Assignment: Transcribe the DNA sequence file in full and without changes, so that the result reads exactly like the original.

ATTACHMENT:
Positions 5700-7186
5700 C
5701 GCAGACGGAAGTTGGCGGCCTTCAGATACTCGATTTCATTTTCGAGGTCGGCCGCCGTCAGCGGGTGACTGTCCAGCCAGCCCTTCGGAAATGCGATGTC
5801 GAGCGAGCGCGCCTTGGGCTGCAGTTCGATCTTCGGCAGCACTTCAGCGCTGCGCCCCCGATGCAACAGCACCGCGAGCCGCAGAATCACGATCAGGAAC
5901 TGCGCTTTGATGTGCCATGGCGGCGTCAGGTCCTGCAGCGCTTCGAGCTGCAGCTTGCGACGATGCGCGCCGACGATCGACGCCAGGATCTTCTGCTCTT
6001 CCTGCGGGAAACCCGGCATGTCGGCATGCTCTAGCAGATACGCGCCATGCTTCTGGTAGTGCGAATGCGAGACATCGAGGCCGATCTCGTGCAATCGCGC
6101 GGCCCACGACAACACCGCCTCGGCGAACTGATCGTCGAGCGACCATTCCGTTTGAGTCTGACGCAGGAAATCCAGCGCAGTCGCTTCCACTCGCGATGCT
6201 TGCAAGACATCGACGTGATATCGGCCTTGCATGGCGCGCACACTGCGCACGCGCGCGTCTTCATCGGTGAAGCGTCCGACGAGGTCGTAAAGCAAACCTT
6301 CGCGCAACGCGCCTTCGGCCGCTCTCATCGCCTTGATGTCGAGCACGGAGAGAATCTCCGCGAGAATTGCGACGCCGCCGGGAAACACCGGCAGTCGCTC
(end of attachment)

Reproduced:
Positions 5700-7186
5700 C
5701 GCAGACGGAAGTTGGCGGCCTTCAGATACTCGATTTCATTTTCGAGGTCGGCCGCCGTCAGCGGGTGACTGTCCAGCCAGCCCTTCGGAAATGCGATGTC
5801 GAGCGAGCGCGCCTTGGGCTGCAGTTCGATCTTCGGCAGCACTTCAGCGCTGCGCCCCCGATGCAACAGCACCGCGAGCCGCAGAATCACGATCAGGAAC
5901 TGCGCTTTGATGTGCCATGGCGGCGTCAGGTCCTGCAGCGCTTCGAGCTGCAGCTTGCGACGATGCGCGCCGACGATCGACGCCAGGATCTTCTGCTCTT
6001 CCTGCGGGAAACCCGGCATGTCGGCATGCTCTAGCAGATACGCGCCATGCTTCTGGTAGTGCGAATGCGAGACATCGAGGCCGATCTCGTGCAATCGCGC
6101 GGCCCACGACAACACCGCCTCGGCGAACTGATCGTCGAGCGACCATTCCGTTTGAGTCTGACGCAGGAAATCCAGCGCAGTCGCTTCCACTCGCGATGCT
6201 TGCAAGACATCGACGTGATATCGGCCTTGCATGGCGCGCACACTGCGCACGCGCGCGTCTTCATCGGTGAAGCGTCCGACGAGGTCGTAAAGCAAACCTT
6301 CGCGCAACGCGCCTTCGGCCGCTCTCATCGCCTTGATGTCGAGCACGGAGAGAATCTCCGCGAGAATTGCGACGCCGCCGGGAAACACCGGCAGTCGCTC